Will the minister now set the record straight that this was not a trivial matter and that she will take appropriate action to deal with the situation. Will the minister do that?
Hon. Ms. Duncan: Mr. Speaker, this is a very serious matter. Our government is taking this matter very seriously. The member opposite is aware that there was a letter of apology tabled yesterday in this Legislature from the deputy minister. I have also advised the members opposite that the Deputy Minister of Tourism has issued a public statement on this matter as well. This is very serious, and our government takes this matter very seriously. We have taken appropriate steps to deal with it.
Mr. Fairclough: Well, Mr. Speaker, the Premier could have laid out the appropriate steps that this government has taken. The fact of the matter is that something has been said by a senior official of this government and I would expect that the minister or the Premier would take action.
The minister has to take ownership of this matter, Mr. Speaker, and she must take the appropriate action. Her senior official insulted - that's the bottom line - members of the Sikh community and he basically diminished their value as human beings.
Mr. Speaker, the minister has a responsibility to ensure that her deputy is prepared to acknowledge the damage that he has done and to make amends.
Now, will the minister direct her deputy to arrange a face-to-face meeting with the Yukon Sikh community and begin the process of healing that is required?
Hon. Ms. Duncan: First of all, the member opposite has asked in his preamble that this government take appropriate steps to deal with this matter. I have already indicated in my previous two responses that we have.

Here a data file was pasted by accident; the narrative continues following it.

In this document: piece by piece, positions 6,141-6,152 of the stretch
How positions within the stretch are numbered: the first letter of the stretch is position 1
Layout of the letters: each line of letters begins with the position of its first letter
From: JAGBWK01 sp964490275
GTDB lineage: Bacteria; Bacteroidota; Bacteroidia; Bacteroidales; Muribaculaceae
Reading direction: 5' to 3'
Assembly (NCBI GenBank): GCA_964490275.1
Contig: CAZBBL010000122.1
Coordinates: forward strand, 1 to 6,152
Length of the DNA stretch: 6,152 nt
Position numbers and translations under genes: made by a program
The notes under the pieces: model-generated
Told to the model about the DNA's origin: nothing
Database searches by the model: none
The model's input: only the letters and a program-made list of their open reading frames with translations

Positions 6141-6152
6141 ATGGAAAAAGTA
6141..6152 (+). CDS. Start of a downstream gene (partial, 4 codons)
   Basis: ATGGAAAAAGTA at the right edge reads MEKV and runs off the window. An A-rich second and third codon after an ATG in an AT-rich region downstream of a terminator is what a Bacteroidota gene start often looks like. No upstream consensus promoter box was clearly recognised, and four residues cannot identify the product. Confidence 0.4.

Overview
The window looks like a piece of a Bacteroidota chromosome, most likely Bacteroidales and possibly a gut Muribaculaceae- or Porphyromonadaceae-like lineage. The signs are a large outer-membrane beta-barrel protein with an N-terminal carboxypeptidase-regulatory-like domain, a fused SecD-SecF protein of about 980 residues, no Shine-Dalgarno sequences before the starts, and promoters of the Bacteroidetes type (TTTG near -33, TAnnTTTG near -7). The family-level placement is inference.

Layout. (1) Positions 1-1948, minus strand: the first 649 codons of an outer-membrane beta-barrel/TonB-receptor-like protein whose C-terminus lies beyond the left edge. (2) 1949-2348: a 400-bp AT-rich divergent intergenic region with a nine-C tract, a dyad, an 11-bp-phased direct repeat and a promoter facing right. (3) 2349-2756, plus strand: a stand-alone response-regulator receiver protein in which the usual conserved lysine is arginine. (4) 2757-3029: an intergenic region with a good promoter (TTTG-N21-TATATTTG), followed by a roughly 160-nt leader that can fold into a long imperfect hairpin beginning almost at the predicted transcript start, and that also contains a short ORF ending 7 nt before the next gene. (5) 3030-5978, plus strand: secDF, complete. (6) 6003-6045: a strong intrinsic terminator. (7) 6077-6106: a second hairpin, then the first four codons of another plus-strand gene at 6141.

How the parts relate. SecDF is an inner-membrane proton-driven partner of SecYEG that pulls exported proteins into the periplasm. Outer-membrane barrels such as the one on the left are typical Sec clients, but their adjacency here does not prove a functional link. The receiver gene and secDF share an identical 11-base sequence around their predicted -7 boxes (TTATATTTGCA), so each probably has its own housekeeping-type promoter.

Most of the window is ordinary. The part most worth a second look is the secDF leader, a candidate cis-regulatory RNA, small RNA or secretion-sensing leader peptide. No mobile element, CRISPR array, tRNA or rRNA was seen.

I have indicated that those appropriate steps - there has been a letter of apology tabled. And I have also indicated that the Deputy Minister of Tourism has issued a public statement on this matter. Any further discussions or comment is a personnel matter and is not for the floor of this Legislature. We have indicated, as a government, that this is a very serious matter, and we have taken it seriously and have taken the appropriate steps.
Question re: Deputy Minister of Tourism, racist remarks
Ms. Netro: My question is for the Premier. Racist comments by anyone in public or private do damage to individuals and groups. They damage relationships in our entire society. Referring to Sikh individuals as "towel head" is as offensive and hurtful as calling members of my race "brown faces." When such comments are made in public by a senior official of the government while acting in an official capacity, the situation becomes much more serious.
Will the Premier undertake to issue a written reminder to all deputy ministers about the need to act appropriately when they are representing this government in public?
Hon. Ms. Duncan: First and foremost, the member has stated in her preamble that racist remarks are unacceptable as are sexist remarks that have also been made publicly, as is ageism. Those are unacceptable forms of public comment. The member and I agree wholeheartedly on that. In fact, we have rules in our House to talk about those, Mr. Speaker. And the government has policies in that regard.
I have already indicated to the member's interim leader that not only has the deputy minister tabled a letter of apology in this House, the deputy minister has also issued a public statement on this matter. It is very serious. The Government of the Yukon has taken this matter very seriously and we have taken the appropriate steps to deal with it.
Ms. Netro: The Yukon has a Human Rights Act that prohibits racial discrimination. Every year, members of this House pay tribute to the International Day for the Elimination of Racism. We give our schoolchildren the message that racism is not acceptable. We are judged by our actions, not just by the noble words we say.
Will the Premier make it clear that racism in any form will not be tolerated within the Government of Yukon at any level?
Hon. Ms. Duncan: Mr. Speaker, the Premier has made it abundantly clear - abundantly clear - that this is a very serious matter. This government has taken this very seriously. We have taken the appropriate steps to deal with it.